I used to play the King's Indian Defense as Black only when opponents committed to an early Nf3, and I would switch to the Janowski Indian, Tango or Budapest if they didn't. This way I could avoid the dreaded Four Pawns Attack and Sämisch Variation. But I recently decided to commit to the King's Indian completely, which means learning a defense against everything White can throw at you.
The Sämisch was a big worry of mine until I came across the system developed by the late American GM Robert Byrne (1928-2013) that goes 1.d4 Nf6 2.c4 g6 3.Nc3 Bg7 4.e4 d6 5.f3 c6 6.Be3 a6 with the plan of ...b5 (E80 in ECO). As GM Efstratios Grivas has analyzed in some key articles and GM Eugene Perelshteyn helpfully discusses in a series of videos, this is quite a viable line -- especially if Black correctly delays castling in order not to provide White an easy target on the kingside. This is exactly how Byrne himself played it, so it is puzzling to find so many sources giving 5....O-O(?) as the standard move in the Byrne (E81 in ECO). Castling early not only creates a target, but it delays Black's queenside counterplay. The ...b5 advance indirectly strikes at the center, and one idea that Black has is to exchange off White's c-pawn by bxc4 and then break with d5. Black can also attack the center with ...e5 or ...c5 in some lines. It is a very flexible system.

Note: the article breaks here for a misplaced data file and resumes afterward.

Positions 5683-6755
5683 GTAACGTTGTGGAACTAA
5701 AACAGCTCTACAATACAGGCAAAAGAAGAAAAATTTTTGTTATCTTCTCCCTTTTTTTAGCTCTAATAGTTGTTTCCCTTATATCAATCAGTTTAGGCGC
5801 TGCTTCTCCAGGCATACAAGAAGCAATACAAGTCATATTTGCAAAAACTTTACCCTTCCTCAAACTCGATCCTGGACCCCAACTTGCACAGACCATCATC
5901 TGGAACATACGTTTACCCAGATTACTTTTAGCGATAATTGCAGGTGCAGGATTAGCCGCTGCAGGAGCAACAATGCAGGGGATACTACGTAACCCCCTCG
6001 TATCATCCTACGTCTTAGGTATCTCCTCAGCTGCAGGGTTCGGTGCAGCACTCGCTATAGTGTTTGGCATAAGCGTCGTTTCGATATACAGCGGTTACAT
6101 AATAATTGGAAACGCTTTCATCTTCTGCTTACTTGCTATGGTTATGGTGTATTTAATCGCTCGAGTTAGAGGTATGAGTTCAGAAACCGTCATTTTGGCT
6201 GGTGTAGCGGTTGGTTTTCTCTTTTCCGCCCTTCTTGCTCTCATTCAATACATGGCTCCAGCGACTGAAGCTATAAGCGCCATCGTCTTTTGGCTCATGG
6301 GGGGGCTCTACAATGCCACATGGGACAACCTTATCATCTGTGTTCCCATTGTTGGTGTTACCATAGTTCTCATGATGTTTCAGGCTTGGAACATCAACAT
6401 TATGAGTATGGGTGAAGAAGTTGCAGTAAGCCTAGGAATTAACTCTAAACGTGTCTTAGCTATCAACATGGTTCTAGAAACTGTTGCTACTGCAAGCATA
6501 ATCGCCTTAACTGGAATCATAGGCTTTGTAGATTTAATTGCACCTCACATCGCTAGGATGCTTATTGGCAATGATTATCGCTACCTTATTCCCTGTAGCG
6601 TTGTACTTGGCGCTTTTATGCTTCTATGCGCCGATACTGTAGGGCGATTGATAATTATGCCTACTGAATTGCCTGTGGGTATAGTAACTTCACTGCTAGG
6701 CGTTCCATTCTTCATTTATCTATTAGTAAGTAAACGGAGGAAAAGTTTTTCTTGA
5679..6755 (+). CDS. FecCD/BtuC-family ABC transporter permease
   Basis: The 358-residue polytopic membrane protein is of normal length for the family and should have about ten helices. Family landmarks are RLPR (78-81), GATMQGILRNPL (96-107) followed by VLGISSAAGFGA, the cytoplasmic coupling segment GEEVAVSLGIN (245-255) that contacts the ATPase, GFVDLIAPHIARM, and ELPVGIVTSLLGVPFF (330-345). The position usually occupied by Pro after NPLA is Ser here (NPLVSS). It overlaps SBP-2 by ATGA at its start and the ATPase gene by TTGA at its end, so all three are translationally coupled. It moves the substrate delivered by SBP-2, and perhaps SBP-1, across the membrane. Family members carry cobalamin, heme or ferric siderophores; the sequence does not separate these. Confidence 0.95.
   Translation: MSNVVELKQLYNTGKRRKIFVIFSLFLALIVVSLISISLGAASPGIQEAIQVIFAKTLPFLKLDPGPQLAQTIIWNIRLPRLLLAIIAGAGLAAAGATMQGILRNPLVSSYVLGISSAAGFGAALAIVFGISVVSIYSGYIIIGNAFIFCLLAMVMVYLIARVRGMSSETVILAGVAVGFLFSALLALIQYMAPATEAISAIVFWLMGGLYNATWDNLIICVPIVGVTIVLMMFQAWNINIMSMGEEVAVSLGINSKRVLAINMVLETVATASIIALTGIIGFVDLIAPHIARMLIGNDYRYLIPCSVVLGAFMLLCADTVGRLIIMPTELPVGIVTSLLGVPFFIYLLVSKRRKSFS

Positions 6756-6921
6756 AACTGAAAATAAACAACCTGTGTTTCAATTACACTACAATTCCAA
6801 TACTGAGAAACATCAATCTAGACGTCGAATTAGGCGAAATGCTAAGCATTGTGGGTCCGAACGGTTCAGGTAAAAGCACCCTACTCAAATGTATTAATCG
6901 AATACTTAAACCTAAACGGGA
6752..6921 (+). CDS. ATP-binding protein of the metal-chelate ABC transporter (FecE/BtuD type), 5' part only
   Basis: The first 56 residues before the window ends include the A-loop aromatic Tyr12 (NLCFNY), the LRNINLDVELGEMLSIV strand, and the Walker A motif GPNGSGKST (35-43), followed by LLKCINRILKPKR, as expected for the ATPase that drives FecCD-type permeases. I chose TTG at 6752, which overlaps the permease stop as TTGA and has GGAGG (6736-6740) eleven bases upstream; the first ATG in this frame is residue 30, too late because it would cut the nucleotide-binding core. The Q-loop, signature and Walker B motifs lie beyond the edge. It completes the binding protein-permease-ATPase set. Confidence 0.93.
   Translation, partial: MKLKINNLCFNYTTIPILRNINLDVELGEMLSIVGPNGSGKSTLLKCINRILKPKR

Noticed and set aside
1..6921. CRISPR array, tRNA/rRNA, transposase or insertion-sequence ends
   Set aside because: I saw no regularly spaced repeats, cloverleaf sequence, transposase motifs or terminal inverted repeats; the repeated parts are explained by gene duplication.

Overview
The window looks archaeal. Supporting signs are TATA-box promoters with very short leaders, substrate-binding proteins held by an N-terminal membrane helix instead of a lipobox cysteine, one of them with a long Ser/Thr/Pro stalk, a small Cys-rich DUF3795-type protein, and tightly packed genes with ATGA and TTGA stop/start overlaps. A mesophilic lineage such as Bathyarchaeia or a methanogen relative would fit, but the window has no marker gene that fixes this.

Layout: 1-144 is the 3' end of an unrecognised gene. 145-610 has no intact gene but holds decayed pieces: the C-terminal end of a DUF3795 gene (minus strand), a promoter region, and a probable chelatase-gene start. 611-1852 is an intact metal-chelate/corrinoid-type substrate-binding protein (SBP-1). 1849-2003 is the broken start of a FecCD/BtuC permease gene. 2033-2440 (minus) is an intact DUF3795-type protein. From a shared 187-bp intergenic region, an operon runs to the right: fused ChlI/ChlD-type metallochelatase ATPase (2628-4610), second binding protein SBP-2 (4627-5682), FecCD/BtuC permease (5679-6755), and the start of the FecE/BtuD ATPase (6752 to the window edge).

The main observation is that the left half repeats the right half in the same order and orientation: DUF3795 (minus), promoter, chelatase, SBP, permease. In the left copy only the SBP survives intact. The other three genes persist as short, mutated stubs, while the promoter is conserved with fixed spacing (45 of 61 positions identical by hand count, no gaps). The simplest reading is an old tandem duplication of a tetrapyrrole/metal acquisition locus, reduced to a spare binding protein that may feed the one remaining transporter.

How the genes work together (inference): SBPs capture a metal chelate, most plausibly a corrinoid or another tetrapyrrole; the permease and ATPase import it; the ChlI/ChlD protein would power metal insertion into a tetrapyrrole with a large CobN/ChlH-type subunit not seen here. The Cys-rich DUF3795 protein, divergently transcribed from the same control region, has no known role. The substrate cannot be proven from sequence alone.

Those adopting the Byrne against the Saemisch might also want to use it against the Hungarian 5.Nge2 with 5...c6 6.Ng3 a6 7.Be2 b5 (as recommended by Joe Gallagher in Beating the Anti-King's Indians, for instance), since White otherwise might transpose to the Sämisch later with 6.f3 leaving you flat-footed.